Callous Deception on Health Budget
AFTER the global Covid-19 pandemic exposed the dismal state of India’s public health system, one would have thought that the government would have learnt some lessons. India’s public health expenditure is one of the lowest in the world and stood at 1.3 per cent of GDP in 2019.
The Modi government pushed ahead with privatisation of health services in a big way – something which began with the liberalisation policies in 1991. A health system developed where there is a dominant private sector – corporate-run hospitals, private nursing homes, clinics and diagnostic centres. Most of them charge exorbitant fees and run on the profit principle. Alongside is a network of public health institutions which are under-funded, short of personnel and of poor quality. As a result, out-of-pocket expenses constitute 62 per cent (of total health expenditure) and is a big burden on the poor and the middle classes.
It was with such a health system that the country faced the unprecedented Covid challenge. India, till now, has the second highest number of Covid cases in the world and the third highest number of deaths. At the successive peaks of the Covid epidemic in different states, the picture was of government hospitals overwhelmed with patients, lack of PPE equipment for health personnel, failure to put in an effective contact, tracing and surveillance programmes. This despite the best efforts of doctors, nurses and other paramedical staff in government-run hospitals.
While the number of Covid cases has been steadily declining over the past one month, there are apprehensions about a second wave occurring as it has happened in Europe. Instead of acknowledging that there has been a neglect of public health and taking steps to remedy the situation, the Modi government has launched a self-serving campaign of how efficiently the virus has been tackled in India.
The refusal to recognise the damning neglect of public health and taking corrective steps is reflected in the union budget presented by Nirmala Sitharaman. Worse, she makes the deceptive claim that the budget outlay for health and wellbeing has increased by a whopping 137 per cent. The scale of deception is, indeed, breathtaking.
A look at the figures in the annexure provided to the budget speech exposes this hollow claim. The budget estimate for 2020-21 had provided a total of Rs 69,234 crores for health. This includes the allocations for the ministry of health and family welfare, ministry of ayush and department of health research. The actual expenditure for 2020-21, as per the revised estimates on these heads, amounts to Rs 85,250 crores. But in the current budget estimate for 2021-22, the total allocation in these heads amounts to Rs 76,902 crores. What this means is that there is a reduction of 11 per cent in the health budget from the actual expenditures incurred last year.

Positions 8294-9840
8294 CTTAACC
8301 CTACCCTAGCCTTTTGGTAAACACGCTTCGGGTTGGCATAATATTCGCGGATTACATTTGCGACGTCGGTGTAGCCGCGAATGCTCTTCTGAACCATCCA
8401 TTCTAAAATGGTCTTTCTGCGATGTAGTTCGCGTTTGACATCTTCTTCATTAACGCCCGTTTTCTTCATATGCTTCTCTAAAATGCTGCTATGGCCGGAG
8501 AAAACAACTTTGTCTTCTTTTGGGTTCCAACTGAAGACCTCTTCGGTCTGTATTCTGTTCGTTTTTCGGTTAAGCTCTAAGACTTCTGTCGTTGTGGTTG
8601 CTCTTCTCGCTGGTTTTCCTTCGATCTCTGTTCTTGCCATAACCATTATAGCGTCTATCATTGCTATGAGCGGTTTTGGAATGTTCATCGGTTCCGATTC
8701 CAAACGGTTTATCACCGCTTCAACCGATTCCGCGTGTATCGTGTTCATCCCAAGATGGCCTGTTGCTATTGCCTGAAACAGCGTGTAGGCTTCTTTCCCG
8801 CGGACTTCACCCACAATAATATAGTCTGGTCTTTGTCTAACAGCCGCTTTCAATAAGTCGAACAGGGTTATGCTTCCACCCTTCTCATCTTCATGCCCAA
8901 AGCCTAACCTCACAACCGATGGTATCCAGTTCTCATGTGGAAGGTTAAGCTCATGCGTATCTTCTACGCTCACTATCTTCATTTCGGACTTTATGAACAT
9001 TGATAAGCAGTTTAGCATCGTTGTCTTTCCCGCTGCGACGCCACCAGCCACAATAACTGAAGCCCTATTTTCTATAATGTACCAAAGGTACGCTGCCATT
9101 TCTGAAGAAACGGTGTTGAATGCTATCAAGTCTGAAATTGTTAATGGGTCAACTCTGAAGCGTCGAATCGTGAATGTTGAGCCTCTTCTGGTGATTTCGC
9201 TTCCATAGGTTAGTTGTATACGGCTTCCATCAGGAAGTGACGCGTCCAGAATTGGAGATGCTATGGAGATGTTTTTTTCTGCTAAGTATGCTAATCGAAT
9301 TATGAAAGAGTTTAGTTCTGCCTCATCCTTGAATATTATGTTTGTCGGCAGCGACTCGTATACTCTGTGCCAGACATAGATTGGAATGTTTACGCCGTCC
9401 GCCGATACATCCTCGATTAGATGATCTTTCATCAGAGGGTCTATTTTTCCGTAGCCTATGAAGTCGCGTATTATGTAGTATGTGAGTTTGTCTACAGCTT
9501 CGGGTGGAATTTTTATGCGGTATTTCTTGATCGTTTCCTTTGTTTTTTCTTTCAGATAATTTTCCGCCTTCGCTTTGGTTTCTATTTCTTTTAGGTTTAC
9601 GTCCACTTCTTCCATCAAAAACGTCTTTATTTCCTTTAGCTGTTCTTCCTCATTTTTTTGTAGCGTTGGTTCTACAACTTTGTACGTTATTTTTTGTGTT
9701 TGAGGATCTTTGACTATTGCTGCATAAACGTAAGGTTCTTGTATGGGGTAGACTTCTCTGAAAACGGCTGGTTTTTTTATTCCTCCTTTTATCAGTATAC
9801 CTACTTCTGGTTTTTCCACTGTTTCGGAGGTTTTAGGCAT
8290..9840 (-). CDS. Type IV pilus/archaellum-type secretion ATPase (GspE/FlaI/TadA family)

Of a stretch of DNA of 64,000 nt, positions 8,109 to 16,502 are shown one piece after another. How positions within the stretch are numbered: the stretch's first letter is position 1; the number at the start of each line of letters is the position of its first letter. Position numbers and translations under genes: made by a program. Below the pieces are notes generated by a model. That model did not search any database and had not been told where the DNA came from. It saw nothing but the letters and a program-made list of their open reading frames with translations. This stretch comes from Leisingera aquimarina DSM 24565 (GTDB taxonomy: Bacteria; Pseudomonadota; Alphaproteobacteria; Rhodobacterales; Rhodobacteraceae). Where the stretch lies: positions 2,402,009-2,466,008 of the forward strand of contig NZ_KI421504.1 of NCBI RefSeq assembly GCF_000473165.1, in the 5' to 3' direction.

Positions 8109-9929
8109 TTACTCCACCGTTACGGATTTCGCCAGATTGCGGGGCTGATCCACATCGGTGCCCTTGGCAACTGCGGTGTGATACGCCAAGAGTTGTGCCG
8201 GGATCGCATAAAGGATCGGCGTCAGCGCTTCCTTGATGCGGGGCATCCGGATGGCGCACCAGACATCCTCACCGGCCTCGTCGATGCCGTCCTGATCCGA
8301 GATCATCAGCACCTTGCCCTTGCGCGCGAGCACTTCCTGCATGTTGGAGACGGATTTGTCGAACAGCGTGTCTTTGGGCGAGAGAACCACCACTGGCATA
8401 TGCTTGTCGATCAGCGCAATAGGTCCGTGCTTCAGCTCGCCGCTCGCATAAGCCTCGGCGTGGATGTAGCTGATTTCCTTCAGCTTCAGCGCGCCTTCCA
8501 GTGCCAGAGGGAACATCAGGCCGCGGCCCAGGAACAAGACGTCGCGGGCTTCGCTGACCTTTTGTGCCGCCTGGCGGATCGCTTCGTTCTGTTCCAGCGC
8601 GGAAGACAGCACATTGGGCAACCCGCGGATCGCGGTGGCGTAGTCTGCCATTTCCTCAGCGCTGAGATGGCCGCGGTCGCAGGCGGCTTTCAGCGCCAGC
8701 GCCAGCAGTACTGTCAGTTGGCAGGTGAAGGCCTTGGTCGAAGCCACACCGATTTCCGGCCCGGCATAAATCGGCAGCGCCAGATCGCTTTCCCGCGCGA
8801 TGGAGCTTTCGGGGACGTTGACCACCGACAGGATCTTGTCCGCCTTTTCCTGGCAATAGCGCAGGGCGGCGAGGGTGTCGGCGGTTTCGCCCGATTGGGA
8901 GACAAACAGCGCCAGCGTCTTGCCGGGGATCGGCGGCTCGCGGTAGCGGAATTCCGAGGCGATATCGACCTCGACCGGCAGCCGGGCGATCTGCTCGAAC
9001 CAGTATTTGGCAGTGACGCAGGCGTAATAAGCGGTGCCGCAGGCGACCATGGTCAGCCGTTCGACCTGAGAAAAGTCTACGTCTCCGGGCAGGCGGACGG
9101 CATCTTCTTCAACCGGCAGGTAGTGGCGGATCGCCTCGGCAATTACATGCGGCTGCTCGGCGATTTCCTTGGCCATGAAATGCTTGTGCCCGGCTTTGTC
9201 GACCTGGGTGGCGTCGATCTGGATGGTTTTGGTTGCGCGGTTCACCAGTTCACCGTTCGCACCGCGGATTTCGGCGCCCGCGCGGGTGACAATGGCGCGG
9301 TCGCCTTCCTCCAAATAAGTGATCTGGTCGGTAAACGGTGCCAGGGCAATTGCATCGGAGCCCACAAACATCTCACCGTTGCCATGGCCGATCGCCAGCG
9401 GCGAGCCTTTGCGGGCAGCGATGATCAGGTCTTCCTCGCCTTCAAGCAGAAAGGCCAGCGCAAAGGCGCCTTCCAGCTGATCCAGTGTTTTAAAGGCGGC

A close look at the grand figure of Rs 2,23,846 crores being allocated for “health and wellbeing” reveals the sleight of hand involved. Apart from the ministry of health and welfare, ayush and health research allocations, the allocation for drinking water and sanitation amount to Rs 60,000 crores has been added on. So also the Finance Commission grant for water and sanitation of Rs 36,000 crore and Rs 2,700 crore for nutrition (which in itself is a 30 per cent reduction from last year).
Further, there is the Finance Commission commited grant for health of Rs 13,192 crore and the one-time allocation of Rs 35,000 crore for vaccines. This amount would cover the cost of vaccine for around 70 crore people, without taking into account the cost of transportation, storage and other materials used for vaccination. If the delivery cost is included in the amount, then it would probably cover only 40 crore people. The government is opaque on how the costs would be shared with the states. Anyway, this allocation indicates that the government is not provisioning for universal vaccination free of cost.
The other feature of the health sector in the budget is the announcement of a new centrally-sponsored scheme – Atma Nirbhar Swasthya Bharat Yojana. This scheme would incur an expenditure of Rs 64,180 crores over six years as additional to the National Health Mission budget. The scheme aims to develop capacities in primary, secondary and tertiary health system and to upgrade medical, research and laboratories and other public health facilities.
However, there is no allocation whatsoever made in the budget for this scheme. It is merely an announcement that will find no implementation in this financial year at least.
Underlining this callous approach to public health is the deeply held belief in privatisation as a remedy for all ills. This outlook purveys the entire budget which has stepped up privatisation of public sector units and financial institutions in a big way.
The Economic Survey had called for increasing public expenditure on health from 1 per cent to 2.5-3 per cent of the GDP. The union health budget allocations are a regressive step from this point of view. What this health budget underlines is the necessity to make public health a people’s issue and all democratic political forces should take it up as a priority in their political agenda.
(February 3, 2021)